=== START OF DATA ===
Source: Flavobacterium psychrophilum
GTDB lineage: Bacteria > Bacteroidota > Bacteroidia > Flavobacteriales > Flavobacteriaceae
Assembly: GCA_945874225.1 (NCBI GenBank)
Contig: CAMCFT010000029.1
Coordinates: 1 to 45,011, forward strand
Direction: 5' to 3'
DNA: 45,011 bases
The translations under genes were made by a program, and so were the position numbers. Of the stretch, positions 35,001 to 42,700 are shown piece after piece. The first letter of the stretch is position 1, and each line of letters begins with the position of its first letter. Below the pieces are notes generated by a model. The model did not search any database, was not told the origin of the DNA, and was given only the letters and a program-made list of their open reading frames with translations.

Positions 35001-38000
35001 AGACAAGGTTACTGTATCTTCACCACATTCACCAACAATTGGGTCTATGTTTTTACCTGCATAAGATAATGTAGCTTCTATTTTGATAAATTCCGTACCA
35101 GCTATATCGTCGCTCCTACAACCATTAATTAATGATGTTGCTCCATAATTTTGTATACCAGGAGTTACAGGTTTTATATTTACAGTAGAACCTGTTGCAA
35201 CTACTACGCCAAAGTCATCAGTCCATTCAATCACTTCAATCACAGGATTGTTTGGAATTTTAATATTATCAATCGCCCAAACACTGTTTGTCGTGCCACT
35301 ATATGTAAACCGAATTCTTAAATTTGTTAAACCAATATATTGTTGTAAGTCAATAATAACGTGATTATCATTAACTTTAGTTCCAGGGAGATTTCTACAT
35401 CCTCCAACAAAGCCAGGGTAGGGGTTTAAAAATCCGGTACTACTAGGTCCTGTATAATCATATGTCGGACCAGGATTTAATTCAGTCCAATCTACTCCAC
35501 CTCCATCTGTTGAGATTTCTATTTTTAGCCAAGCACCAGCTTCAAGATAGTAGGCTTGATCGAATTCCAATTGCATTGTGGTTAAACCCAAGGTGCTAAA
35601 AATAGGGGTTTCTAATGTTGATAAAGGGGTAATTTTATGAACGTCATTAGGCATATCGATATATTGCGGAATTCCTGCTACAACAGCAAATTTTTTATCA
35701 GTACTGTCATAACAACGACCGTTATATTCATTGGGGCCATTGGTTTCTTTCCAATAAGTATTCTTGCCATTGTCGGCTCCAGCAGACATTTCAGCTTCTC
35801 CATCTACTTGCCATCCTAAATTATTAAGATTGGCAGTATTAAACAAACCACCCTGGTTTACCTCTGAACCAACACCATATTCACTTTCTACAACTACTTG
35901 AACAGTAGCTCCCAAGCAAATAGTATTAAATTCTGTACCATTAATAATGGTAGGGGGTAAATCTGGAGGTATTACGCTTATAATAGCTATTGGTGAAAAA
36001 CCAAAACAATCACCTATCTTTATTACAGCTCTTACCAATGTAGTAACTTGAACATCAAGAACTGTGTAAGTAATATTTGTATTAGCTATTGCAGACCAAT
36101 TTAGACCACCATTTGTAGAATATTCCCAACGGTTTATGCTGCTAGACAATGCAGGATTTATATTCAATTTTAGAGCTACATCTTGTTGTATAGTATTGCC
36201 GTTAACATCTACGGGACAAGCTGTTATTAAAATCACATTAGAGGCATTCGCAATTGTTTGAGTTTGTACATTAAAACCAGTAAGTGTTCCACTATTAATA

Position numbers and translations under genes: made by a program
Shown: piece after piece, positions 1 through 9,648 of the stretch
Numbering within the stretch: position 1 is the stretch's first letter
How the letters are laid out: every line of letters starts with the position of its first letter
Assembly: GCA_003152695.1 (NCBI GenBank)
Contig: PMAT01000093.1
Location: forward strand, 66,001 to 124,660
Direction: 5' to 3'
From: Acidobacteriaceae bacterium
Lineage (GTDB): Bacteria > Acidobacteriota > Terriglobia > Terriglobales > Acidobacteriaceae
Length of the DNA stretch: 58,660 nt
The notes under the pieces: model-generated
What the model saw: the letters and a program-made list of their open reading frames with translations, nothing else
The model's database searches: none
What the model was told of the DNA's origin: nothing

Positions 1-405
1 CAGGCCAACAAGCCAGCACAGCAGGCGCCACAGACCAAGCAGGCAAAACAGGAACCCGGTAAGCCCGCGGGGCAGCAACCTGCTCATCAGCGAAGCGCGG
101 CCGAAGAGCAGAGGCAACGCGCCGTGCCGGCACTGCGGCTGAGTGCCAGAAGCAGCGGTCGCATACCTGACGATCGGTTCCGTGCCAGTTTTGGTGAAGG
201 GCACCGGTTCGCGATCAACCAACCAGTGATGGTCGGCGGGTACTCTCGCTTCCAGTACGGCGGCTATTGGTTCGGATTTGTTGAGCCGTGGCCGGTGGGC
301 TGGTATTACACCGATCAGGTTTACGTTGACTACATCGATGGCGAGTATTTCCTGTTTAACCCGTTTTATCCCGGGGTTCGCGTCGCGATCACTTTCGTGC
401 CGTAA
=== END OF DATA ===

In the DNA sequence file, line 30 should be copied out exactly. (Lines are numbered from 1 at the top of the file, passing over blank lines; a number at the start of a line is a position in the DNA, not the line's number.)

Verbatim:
Direction: 5' to 3'